Obstacles and challenges have defined my life. From breaking through the glass ceiling as the first woman to lead an international quick-service restaurant chain, to surviving breast cancer and a double mastectomy, I’ve taken on and overcome challenges and incorporated what I’ve learned into my life and leadership style. My most recent challenge was accepting the position in September 2006 of president and CEO of the global leader in the breast cancer movement: Susan G. Komen for the Cure, formerly known as the Susan G. Komen Breast Cancer Foundation.
A model for advocacy groups globally, Komen for the Cure presented an especially daunting challenge because I had never before worked in the nonprofit sector. Nancy Brinker, the organization’s inspirational founder, challenged me to be an agent of change.
The first order of business for any new CEO is to talk to as many people as possible and truly listen to what they have to say. For my first 90 days at Komen, I did just that. I spoke with staff, with our national and international affiliates, our board of directors, our activists in the field and numerous breast cancer survivors. I listened, and I attended major conferences to discuss breast cancer with researchers and physicians.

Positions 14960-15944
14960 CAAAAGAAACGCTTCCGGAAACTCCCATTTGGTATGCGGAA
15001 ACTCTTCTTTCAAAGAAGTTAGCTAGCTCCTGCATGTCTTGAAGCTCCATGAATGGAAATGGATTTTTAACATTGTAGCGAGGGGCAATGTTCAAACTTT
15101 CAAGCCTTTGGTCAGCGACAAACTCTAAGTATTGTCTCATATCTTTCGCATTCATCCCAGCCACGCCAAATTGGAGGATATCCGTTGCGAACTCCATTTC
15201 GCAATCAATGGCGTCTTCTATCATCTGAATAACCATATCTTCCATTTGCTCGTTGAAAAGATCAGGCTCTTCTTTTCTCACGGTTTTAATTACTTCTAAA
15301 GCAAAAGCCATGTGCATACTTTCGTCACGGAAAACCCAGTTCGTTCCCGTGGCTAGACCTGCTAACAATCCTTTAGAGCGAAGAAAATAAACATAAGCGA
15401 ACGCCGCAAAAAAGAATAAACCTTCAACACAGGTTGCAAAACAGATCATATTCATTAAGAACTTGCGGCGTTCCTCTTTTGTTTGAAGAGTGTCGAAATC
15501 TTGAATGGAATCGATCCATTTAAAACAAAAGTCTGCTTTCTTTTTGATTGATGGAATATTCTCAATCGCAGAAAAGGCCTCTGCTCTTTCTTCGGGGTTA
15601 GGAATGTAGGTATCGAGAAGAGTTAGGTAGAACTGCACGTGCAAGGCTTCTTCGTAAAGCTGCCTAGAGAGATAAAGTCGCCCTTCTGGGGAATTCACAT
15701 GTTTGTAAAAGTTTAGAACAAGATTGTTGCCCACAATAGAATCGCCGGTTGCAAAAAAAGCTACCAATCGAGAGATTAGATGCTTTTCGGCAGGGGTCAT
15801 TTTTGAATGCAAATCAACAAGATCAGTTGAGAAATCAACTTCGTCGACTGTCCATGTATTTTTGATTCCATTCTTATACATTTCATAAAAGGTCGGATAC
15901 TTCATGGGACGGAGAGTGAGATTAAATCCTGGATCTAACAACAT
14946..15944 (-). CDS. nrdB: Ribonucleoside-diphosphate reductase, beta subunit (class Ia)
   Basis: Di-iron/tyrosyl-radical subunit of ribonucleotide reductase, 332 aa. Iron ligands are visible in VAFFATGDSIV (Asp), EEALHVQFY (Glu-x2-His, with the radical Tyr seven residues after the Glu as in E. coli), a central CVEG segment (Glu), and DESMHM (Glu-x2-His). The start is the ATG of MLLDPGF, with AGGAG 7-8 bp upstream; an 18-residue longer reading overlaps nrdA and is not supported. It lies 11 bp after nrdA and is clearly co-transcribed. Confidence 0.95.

I learned that the people working for Komen and all those who support the cause are extremely passionate about breast cancer awareness and education. They are dedicated to finding the cures and ending this devastating disease once and for all. When people believe in what their organization strives for, they are willing to work that much harder to achieve every goal.
I never stop listening, but there comes a time when a leader has to make decisions for the betterment of the organization. Based on what I had heard throughout the organization, I was able to make critical decisions early on that resulted in positive responses from all of Komen’s key constituents. Everyone felt energized and a part of a greater whole. They knew that I had listened and that they had provided input into the decision-making process. It showed them that change is a good thing.
Overcoming obstacles and challenges in your personal life and professional career is all about believing in yourself. If you believe in yourself—and listen to those along the way—you’ll be surprised at what you can overcome.